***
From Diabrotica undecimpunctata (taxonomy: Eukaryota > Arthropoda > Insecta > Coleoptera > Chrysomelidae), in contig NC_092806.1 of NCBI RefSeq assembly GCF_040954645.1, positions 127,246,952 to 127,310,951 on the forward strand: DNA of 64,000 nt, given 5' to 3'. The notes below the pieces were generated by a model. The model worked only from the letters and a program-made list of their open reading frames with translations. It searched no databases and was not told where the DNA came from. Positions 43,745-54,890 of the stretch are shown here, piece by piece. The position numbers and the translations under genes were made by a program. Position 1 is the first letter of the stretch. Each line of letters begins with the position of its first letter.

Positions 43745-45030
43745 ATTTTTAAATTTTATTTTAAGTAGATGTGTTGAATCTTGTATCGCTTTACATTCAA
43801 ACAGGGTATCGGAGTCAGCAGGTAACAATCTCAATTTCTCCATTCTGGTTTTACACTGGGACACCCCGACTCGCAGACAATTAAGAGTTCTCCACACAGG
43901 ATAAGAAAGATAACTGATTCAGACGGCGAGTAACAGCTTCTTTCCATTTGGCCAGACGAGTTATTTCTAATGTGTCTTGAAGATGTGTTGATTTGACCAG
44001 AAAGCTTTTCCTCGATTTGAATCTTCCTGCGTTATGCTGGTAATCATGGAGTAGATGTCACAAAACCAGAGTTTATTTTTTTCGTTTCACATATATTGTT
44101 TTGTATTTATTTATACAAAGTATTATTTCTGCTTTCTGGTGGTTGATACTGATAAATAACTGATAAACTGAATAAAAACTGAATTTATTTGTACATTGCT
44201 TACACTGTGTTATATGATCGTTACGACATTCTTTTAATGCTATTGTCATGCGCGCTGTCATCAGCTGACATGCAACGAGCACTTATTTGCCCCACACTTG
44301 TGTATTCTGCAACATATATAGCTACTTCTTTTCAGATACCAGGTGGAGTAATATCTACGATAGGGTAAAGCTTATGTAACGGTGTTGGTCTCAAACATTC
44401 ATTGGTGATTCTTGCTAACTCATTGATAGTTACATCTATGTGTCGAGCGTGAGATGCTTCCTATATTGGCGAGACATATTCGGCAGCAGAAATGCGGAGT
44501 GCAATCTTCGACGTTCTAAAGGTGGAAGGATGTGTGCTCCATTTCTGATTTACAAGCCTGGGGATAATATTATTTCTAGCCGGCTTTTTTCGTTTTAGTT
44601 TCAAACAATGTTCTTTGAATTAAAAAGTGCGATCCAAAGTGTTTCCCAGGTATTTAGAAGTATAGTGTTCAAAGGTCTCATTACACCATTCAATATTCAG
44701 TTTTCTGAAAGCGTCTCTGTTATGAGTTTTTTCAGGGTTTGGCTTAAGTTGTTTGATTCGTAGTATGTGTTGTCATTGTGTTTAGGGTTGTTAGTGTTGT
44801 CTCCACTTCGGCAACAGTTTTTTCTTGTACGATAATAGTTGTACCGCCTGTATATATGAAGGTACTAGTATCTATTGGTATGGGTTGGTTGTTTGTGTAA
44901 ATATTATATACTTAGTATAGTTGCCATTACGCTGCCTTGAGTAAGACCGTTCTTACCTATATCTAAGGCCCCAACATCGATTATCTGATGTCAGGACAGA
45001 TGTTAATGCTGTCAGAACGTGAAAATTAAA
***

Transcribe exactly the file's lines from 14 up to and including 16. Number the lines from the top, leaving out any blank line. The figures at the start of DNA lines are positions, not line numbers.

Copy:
44801 CTCCACTTCGGCAACAGTTTTTTCTTGTACGATAATAGTTGTACCGCCTGTATATATGAAGGTACTAGTATCTATTGGTATGGGTTGGTTGTTTGTGTAA
44901 ATATTATATACTTAGTATAGTTGCCATTACGCTGCCTTGAGTAAGACCGTTCTTACCTATATCTAAGGCCCCAACATCGATTATCTGATGTCAGGACAGA
45001 TGTTAATGCTGTCAGAACGTGAAAATTAAA